Take a Visual Journey to the Highland Region of the Kingdom of Saudi Arabia

Traveling to the Kingdom of Saudi Arabia for 10 weeks was a revelation. Not least among the reasons is that the expansive country is overflowing with vibrancy, tradition and intrigue. 

There are mountains, beaches, grasslands and forests — not to mention the largest sand sea in the world. Its history as we know it stretches back more than 7,000 years.

When I was the executive vice president at the Huntsman Cancer Foundation, I had traveled to the Kingdom of Saudi Arabia several times. 

In 2019, the Kingdom opened its doors and actively started encouraging tourism as part of its Vision 2030 strategic initiative. Increasing numbers of visitors are now discovering that Saudi Arabia is unexpectedly diverse. Tourism and travel bridge people, time and cultures, leading to deeper understanding. 

I wanted to return.

Saudi Arabia is approximately the size of France, Spain, Germany, Italy, the United Kingdom (twice), Greece and Portugal combined. In reference to the United States, its land area is roughly equal to all states east of the Mississippi River.

I explored the Kingdom of Saudi Arabia with the purpose of writing about and photographing my experience. The trip was nothing short of remarkable.

I went to Southwest Arabia – The Asir Region. 

Asir has a short border with Yemen and a coastline on the Red Sea. The Hijaz Mountain range runs north to south, parallel to the southwestern coast of Saudi Arabia. It is the fourth largest region in the country, encompassing 4,000 villages with more than 2.2 million residents. Asir is the size of Austria.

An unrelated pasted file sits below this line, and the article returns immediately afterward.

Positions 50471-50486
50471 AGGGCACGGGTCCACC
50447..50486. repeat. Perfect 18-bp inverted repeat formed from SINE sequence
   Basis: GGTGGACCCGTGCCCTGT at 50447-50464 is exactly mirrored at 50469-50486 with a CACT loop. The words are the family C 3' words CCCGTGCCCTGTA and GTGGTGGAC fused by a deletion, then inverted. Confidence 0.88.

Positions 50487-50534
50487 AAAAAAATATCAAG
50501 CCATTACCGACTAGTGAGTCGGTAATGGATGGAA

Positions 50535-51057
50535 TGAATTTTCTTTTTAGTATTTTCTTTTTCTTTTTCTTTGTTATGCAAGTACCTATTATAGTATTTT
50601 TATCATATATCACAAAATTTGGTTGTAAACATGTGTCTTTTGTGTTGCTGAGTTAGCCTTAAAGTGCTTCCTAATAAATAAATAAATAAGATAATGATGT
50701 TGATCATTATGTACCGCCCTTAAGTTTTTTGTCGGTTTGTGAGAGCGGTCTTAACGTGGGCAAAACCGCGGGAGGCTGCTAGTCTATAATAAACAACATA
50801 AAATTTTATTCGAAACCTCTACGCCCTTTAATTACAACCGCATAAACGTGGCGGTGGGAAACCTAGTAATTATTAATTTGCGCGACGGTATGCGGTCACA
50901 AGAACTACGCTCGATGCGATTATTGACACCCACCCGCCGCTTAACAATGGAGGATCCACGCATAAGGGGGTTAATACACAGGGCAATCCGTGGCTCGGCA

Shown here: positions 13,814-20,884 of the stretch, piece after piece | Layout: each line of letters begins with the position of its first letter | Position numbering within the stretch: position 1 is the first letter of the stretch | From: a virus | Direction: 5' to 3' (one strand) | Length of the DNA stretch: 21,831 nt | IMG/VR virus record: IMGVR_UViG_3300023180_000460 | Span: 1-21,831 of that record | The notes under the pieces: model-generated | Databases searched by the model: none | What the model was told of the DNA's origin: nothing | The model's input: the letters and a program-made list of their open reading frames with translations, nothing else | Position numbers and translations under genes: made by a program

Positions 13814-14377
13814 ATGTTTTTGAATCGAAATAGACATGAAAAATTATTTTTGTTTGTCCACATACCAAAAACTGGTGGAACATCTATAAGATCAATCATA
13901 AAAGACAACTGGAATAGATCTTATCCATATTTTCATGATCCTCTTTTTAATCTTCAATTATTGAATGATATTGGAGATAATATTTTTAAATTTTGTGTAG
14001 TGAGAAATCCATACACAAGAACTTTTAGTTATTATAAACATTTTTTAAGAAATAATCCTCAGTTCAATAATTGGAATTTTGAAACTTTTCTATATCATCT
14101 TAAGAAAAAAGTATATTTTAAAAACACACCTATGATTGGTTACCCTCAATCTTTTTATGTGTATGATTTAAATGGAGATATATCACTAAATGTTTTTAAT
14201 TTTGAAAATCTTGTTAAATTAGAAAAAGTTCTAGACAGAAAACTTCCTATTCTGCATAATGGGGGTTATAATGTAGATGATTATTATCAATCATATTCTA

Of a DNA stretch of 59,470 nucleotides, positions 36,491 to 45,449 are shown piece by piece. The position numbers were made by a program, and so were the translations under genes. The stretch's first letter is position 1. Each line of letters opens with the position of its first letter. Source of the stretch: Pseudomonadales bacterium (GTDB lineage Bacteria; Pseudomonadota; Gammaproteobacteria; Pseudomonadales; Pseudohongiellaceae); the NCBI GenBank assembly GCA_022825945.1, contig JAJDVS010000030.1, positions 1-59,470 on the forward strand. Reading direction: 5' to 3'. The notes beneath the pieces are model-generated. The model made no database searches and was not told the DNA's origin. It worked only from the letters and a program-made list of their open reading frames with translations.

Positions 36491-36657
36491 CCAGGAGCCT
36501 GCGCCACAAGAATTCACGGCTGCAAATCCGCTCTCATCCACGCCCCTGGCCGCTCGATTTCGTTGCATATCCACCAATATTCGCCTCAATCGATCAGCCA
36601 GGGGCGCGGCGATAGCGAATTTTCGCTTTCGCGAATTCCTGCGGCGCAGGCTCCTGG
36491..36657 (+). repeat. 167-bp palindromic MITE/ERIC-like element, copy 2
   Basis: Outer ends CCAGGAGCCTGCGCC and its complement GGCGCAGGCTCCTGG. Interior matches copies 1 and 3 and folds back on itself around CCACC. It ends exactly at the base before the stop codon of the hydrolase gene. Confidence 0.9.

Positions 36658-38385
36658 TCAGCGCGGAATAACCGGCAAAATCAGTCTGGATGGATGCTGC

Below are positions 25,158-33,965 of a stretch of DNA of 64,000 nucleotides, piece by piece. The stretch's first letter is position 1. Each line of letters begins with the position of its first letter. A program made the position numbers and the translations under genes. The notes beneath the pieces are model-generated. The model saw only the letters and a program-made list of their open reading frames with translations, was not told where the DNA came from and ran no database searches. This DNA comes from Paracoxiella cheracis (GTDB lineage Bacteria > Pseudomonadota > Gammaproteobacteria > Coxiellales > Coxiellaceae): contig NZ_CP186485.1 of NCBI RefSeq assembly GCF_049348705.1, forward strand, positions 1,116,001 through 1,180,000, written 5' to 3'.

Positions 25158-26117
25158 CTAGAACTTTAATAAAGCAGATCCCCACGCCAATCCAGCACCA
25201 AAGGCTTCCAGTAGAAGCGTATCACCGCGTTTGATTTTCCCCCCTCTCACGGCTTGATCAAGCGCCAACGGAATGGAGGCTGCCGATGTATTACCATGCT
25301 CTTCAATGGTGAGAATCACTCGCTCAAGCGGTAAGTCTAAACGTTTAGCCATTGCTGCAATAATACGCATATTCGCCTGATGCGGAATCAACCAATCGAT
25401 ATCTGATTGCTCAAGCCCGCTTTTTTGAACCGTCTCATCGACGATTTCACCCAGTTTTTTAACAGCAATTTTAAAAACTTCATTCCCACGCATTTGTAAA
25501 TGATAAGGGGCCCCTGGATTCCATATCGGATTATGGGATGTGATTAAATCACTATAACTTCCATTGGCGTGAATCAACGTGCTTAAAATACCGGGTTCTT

When I arrived in Abha, “The High City,” I reached out to my colleague and dear friend from the National Council on U.S.-Arab Relations’ International Advisory Board Co-Chairman, HRH Prince Abdul Aziz bin Talal Al Saud. (I am a member of the Council’s Board of Directors.) His brother, Prince Turki bin Talal Al Saud, is the governor of the Asir Region. 

My friend Prince Abdulaziz called his brother. The next call was from a deputy in the Governor’s office: “Would I join the Governor that evening at 8 p.m. in his forest camp?” they inquired. “Of course,” I said.

I met the Prince and his family at his forest camp. I greeted them with my right hand on my heart. In turn, each put their hand on their heart. A slight bow of the head. Tradition.

Over the next few days, I shadowed HRH Prince Turki bin Talal as he attended meetings, celebrations and private family gatherings. 

Read the full story by Paige Peterson  in the New York Social Diary.   

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